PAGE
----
In a large skillet, heat 2 Tbsp. olive oil and garlic over medium-high heat until garlic is fragrant. Add kale and cook until wilted, about 5 minutes. Season with salt & pepper and add 1 cup water; cover and reduce heat to medium. Cook until almost all liquid has evaporated, 12 minutes. Uncover and cook until liquid is evaporated, 3 to 5 minutes. Toss with lemon juice or balsamic vinegar.

Top crostini with kale. With a vegetable peeler, shave Parmesan on top.

Serves 8.

Everyday with Rachael Ray (Alaina) — While this issue is a double issue and claims to have many ideas, I found it rather disappointing. Appetizers, drinks,  snacks, desserts, and cookies are the main types of recipes I look for in December/Holiday issues of magazines. This issue has a few of these things but nothing that really makes me want to get in the kitchen and cook or bake. The magazine does feature a few pages of holiday menu.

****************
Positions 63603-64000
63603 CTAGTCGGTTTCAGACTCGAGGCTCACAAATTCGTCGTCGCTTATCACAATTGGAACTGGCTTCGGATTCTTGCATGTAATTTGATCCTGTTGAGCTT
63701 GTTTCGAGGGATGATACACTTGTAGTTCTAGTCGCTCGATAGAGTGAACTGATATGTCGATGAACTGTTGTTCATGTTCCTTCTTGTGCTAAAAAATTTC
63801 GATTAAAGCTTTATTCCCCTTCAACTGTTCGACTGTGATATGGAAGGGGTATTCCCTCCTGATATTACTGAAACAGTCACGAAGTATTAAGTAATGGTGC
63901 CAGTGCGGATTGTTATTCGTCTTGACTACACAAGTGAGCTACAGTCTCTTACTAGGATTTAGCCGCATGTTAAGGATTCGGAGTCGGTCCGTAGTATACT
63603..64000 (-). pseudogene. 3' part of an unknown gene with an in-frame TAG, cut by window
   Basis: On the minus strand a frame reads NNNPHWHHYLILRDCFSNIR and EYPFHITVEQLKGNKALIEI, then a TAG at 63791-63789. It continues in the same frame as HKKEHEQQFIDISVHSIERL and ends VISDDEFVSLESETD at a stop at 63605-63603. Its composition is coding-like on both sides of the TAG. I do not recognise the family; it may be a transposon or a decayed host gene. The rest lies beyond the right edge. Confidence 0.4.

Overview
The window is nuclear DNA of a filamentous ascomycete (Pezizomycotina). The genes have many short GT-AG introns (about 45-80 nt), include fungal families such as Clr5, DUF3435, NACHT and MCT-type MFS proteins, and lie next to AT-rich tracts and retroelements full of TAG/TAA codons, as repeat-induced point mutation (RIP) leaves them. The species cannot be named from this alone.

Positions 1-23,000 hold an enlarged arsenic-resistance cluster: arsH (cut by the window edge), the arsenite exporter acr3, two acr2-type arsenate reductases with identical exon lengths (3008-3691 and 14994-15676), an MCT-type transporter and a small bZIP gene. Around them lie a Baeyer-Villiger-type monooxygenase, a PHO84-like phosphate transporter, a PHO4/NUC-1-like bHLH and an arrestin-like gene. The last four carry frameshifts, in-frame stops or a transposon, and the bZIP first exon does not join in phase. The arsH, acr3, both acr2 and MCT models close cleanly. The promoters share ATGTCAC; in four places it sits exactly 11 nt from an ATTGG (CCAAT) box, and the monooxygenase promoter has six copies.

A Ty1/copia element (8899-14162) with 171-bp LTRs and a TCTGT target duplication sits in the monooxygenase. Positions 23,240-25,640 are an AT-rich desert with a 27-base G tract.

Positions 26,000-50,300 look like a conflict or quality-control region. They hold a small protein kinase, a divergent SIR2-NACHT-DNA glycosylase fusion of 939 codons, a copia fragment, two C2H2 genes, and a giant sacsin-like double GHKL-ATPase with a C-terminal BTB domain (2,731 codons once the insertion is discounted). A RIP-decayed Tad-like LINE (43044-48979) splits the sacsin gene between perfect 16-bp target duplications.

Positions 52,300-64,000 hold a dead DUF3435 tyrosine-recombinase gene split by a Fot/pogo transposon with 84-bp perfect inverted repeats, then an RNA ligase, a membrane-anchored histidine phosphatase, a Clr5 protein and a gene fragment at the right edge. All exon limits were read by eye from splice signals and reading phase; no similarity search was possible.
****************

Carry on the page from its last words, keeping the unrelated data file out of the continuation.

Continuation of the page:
Lest I sound too harsh, there were some great sounding recipes. Some of the recipes that sound especially good are Nougat Hot Chocolate w/Whipped Cream, Caramelized Banana Loaf Cake, French Onion Mac ‘n’ Cheese, and Smoked Mozzarella and Chicken Sandwiches with Italian Barbecue Sauce.

I did make the Chived Yorkshire Puddings and they were delicious. The whole family enjoyed them and I would make them again. Mine  rose beautifully and then deflated a bit – perhaps if I had left them in a couple more minutes they would have faired a little better. They were very tasty nonetheless! The oniony flavor of the chives was a great addition.